Impulsivity and Executive Functioning following Traumatic Brain Injury. / Sinclair, Emma.


Research output: ThesisDoctoral Thesis



Impulsivity is a multifaceted and complex construct which refers to actions which are ’poorly conceived, prematurely expressed ‘and often result in undesirable consequences’ (Daruna & Barnes, 1993). Recent studies have attempted to explore the relationship between impulsivity and executive functions (EF). However, these studies often fail to acknowledge the multifaceted nature of impulsivity resulting in several limitations in these studies, such as the inadequate definition and assessment of impulsivity. Impulsivity and impairments to EF are frequently seen following traumatic brain injury (TBI), injuries which are often very debilitating and impact on functioning and recovery. Consequently, this study aimed to address the limitations in the existing literature base regarding the relationships between these two constructs within the context of TBI. To do this, a correlational design was utilized. Fourteen individuals with TBI were recruited from a residential unit and asked to undertake a comprehensive assessment of impulsivity and EF. Pearson r correlations were conducted in order to explore the relationships between the various measures. The results were mixed, with many of the correlations failing to reach significance. Despite the number of non-significant findings, medium and large effect sizes were often found which suggested that, despite a lack of statistically significant correlation, caution should be taken before concluding that the domains lacked any association. Although the small sample size of the study meant it was underpowered, which could increase the risk of Type II error, the effect sizes did give an indication of the strength of some relationships. This does suggest that there could be underlying associations that the study was not sufficiently powered to identify. On these bases, cautious conclusions are made, particularly regarding the validity of the subdomain of ‘cognitive’ impulsivity and the overlaps between definitions of cognitive impulsivity and EFs. Furthermore, tentative suggestions are made as to whether, in individuals with TBI, cognitive impulsivity is better conceptualised as impaired EF and it is this what underlies impulsive action, rather than constituting a distinct subdomain of impulsivity.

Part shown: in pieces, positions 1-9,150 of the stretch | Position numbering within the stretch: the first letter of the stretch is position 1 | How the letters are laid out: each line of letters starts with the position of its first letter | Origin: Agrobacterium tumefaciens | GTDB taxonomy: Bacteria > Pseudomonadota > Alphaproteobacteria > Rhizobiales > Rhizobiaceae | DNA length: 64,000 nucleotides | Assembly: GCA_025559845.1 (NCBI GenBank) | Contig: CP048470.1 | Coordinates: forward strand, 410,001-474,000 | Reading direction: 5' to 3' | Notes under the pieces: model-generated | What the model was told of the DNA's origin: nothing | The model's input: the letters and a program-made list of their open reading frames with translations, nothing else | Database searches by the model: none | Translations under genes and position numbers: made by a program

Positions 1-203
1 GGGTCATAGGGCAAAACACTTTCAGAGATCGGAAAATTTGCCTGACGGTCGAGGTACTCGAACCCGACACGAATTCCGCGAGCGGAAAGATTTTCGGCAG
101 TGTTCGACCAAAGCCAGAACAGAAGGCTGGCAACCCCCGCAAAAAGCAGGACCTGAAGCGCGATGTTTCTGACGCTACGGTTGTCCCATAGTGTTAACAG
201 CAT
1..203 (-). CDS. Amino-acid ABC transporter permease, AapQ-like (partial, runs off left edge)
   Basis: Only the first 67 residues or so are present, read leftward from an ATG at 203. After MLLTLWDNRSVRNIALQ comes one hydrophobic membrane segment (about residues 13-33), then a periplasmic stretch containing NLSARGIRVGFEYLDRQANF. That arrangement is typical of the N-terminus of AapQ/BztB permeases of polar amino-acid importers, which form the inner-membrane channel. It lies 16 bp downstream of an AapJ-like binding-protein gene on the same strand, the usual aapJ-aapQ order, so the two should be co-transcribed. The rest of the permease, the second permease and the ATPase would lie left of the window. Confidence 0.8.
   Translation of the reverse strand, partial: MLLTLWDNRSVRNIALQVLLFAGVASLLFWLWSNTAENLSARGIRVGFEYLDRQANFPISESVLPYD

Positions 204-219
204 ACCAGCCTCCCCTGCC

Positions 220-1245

Original languageEnglish
  • Macleod, Andy, Supervisor, External person
  • Mobini, Sirous, Supervisor, External person
Publication statusAccepted/In press - 2017

ID: 28714924